Pompeo warns governors about doing business with China

U.S. Secretary of State Mike Pompeo gestures while speaking during his and Belarus Foreign Minister Vladimir Makei join news conference following the talks in Minsk, Belarus, Saturday, Feb. 1, 2020. (AP Photo/Sergei Grits)

OAN Newsroom
UPDATED 10:15 AM PT — Sunday, February 9, 2020

Secretary of State Mike Pompeo is advising governors across the nation to be careful when doing business with China.

“When it comes to doing business, I’m asking you to adopt a cautious mindset,” he said. “In the words of President Reagan, when you are approached for introduction or a connection to a deal, ‘trust, but verify.’”

On Saturday, he warned governors the country could be “targeting individual states” for political and economic gain.

“Competition with China is not just a federal issue, that’s why I wanted to be here today, Governor Hogan,” said Pompeo. “It’s happening in your states with consequences for our foreign policy, for the citizens that reside in your states and, indeed, for each of you.”

FILE – In this Sept. 16, 2018, file photo, American flags are displayed together with Chinese flags in Beijing. (AP Photo/Andy Wong, File)

The secretary noted the Chinese government has “assessed” each governor, ranking them as “friendly, “hardline” or “ambiguous.” He added there are communist China followers in dozens of states across the nation, who are attempting to influence local governments.

“The Chinese government has been methodical in the way it has analyzed our system,” stated Pompeo. “It’s assessed our vulnerabilities and it has decided to exploit our freedom (in order) to gain advantage over us at the federal, state and the local level.”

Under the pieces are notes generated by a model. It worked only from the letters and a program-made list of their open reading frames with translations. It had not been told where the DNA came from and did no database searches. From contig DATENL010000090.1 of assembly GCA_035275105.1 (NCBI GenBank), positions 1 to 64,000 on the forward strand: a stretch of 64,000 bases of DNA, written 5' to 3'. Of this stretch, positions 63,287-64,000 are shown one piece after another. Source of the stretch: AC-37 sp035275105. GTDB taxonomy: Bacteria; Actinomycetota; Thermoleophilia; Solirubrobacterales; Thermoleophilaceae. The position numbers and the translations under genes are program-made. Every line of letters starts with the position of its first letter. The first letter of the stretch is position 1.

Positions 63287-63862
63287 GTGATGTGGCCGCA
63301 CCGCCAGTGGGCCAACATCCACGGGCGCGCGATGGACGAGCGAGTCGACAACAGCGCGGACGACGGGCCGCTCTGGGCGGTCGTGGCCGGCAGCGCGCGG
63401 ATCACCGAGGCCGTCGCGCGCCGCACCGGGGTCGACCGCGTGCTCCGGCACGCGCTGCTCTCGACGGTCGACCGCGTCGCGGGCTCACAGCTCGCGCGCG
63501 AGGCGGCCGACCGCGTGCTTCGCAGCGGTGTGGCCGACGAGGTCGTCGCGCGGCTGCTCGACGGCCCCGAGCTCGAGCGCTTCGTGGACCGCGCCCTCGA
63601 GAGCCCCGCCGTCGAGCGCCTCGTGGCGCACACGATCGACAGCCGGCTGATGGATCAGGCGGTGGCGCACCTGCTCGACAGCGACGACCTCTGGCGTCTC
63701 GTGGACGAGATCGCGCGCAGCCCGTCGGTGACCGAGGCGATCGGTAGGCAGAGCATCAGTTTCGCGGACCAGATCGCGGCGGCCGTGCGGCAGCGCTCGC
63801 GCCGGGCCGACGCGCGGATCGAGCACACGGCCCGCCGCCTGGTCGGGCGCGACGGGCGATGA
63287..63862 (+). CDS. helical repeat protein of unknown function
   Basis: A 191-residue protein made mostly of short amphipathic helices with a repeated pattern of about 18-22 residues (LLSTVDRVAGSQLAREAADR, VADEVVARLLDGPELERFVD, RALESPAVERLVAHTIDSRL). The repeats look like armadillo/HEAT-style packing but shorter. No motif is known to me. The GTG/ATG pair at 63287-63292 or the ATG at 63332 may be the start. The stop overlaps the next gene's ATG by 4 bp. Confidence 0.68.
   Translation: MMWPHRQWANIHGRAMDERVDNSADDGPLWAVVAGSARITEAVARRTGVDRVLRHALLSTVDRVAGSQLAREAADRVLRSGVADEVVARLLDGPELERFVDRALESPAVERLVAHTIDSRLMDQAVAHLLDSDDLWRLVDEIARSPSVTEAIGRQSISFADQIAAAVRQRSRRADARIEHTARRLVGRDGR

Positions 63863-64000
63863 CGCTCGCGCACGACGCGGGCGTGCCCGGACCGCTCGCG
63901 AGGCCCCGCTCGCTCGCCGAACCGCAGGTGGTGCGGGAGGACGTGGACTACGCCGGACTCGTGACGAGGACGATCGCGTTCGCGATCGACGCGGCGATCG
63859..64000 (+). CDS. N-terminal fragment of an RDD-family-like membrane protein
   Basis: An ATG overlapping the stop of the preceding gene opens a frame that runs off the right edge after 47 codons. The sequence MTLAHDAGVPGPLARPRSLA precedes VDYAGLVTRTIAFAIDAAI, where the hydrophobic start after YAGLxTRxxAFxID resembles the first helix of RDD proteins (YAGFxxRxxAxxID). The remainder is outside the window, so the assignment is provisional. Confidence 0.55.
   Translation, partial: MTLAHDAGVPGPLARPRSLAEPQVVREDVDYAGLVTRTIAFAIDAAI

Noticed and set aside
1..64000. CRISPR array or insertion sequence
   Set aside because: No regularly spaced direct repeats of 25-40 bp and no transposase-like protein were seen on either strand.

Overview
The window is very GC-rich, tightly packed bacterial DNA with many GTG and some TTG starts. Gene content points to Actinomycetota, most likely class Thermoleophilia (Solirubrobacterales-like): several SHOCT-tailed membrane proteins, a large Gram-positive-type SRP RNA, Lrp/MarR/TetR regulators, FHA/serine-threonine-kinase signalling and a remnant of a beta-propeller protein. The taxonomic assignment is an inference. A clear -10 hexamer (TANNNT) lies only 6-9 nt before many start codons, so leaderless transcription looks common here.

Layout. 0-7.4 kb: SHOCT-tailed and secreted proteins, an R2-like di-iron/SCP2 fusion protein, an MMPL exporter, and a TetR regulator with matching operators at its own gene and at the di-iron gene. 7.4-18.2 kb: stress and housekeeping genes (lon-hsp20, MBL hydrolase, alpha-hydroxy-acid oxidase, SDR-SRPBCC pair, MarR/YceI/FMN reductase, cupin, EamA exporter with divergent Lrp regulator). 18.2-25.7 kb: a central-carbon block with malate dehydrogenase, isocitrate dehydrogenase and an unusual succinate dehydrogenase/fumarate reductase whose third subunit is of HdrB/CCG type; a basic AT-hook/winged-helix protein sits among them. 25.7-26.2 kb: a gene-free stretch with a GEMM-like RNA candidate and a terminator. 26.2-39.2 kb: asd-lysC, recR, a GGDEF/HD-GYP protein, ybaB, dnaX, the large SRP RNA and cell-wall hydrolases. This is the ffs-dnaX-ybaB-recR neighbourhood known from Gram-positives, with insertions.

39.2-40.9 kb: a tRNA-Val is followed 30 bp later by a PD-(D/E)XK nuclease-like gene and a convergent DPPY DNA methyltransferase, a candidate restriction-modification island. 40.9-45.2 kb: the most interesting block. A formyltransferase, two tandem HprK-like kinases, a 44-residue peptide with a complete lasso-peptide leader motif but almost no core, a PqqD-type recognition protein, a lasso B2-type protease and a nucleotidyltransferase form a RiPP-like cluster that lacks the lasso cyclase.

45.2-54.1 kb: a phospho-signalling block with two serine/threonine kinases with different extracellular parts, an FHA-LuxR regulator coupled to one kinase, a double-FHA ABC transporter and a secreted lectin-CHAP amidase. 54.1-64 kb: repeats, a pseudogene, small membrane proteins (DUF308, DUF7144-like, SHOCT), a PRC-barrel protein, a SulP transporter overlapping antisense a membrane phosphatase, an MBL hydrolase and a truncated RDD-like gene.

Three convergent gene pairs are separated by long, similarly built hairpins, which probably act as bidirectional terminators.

The U.S. has also pressured partner nations against doing business with Chinese tech company Huawei amid concerns their government is using devices to spy on users.

Original Article

Bill Clinton weighs in on Trump impeachment: Congress ‘doing their job’

closeHouse Democrats unveil impeachment articles, alleging abuse of power and obstruction of CongressVideo

House Democrats unveil impeachment articles, alleging abuse of power and obstruction of Congress

House Democrats introduce two articles of impeachment against President Trump regarding his interactions with Ukraine.

Former President Bill Clinton, the only living American president to have gone through the same process, weighed in Tuesday on House Democrats' bid to impeach President Trump — saying lawmakers are doing “what they believe is right.”

“They’re doing their job as they see it and we should wait to see it unfold,” Clinton told Fox News while touring a Clinton Foundation program in New York City. “And the rest of us should go about our jobs and do them as we see it.”


House Democrats on Tuesday announced two articles of impeachment against Trump, accusing him of abuse of power and obstruction of Congress over his interactions with Ukraine.

Clinton was impeached in 1998 for perjury and obstruction of justice related to the Paula Jones and Monica Lewinsky controversies but was acquitted in the Senate.